Workplace

Calm, not chaos: How Slack is revamping its sidebar

People have been complaining about Slack’s chaotic notifications for years. Slack says the root of the problem is its sidebar.

People cleaning off a Slack sidebar

Slack is aiming for simplicity with its revamp.

Illustration: Giacomo Bagnara for Slack

What if instead of your standard stack of threads, channels and DMs, Slack presented you with one urgent message at a time? You would address each message in order of importance, never having to switch contexts. This hypothetical version of Slack, head of Design Ethan Eismann explained, would be “infinitely intelligent,” understanding exactly what information you need to see next.

Slack isn’t quite there yet, and it’s unclear if it ever will be. Infinite intelligence isn’t exactly easy. For now, Slack’s product and design teams have done the next best thing when it comes to simplicity: They’ve revamped the sidebar. The changes are subtle: spacing out text, changing the default notification color from red to white, removing unnecessary icons. But VP of Product Ali Rayl hopes that together, they’ll address the most common criticism levied at Slack: overwhelm.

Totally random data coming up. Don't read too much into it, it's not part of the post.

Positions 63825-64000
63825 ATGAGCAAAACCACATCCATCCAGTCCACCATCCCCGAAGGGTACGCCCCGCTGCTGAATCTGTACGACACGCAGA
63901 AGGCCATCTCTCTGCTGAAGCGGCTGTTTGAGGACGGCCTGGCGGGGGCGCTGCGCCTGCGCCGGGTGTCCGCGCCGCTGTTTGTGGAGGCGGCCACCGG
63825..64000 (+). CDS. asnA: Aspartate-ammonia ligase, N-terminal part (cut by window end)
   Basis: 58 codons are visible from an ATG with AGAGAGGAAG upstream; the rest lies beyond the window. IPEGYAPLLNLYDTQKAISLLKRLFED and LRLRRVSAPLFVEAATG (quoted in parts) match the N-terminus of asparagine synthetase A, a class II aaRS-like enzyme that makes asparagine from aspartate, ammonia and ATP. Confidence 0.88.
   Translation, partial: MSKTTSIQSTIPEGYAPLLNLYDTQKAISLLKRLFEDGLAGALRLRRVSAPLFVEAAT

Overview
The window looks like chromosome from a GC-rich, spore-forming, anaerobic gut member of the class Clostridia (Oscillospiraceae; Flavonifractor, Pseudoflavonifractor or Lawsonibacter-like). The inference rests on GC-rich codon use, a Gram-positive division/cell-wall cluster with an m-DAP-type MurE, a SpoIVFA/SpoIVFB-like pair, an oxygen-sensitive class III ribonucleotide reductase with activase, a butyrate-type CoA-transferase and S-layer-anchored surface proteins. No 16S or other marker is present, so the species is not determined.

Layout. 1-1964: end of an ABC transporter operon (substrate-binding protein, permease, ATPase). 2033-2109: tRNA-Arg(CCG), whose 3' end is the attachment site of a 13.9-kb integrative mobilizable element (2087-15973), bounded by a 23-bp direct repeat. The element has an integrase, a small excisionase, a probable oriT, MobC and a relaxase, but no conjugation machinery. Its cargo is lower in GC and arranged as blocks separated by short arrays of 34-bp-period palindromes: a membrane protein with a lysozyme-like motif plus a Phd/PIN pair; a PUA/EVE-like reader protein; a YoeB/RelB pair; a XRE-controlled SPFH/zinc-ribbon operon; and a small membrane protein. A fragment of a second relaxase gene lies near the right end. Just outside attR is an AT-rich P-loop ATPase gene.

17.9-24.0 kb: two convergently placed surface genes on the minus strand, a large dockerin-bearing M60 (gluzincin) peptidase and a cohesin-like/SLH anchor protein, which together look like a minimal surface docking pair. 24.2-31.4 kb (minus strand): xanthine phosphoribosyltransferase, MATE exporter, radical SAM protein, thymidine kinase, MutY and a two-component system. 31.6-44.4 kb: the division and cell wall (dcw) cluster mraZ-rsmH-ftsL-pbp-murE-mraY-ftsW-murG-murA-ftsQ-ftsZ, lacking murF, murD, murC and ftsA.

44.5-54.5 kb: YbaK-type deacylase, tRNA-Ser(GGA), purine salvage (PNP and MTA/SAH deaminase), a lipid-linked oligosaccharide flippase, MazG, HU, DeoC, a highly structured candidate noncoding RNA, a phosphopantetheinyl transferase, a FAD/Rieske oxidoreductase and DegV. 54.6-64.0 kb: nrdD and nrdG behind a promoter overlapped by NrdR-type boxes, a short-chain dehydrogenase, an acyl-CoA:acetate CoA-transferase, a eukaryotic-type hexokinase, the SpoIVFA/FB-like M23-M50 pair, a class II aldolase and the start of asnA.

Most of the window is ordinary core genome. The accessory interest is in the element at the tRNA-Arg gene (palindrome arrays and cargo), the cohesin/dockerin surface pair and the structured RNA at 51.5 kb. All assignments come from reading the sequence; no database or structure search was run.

“What have we done with the visual presentation of Slack activity that's making people stressed out?” Rayl asked. “How can we change that visual presentation to just lower the temperature a little bit?”

Old and new Slack sidebars The new sidebar is meant to reduce that always-on feeling.Image: Slack

The heart of the problem is our always-on work culture, a problem that only got worse for some with remote work blending together our homes and the office. Humans, not Slack, are the ones sending a cacophony of messages. We pressure ourselves to respond immediately, even when we don’t need to. “The obligation that we feel to one another is stronger than their immediate need for us in those cases,” Rayl said.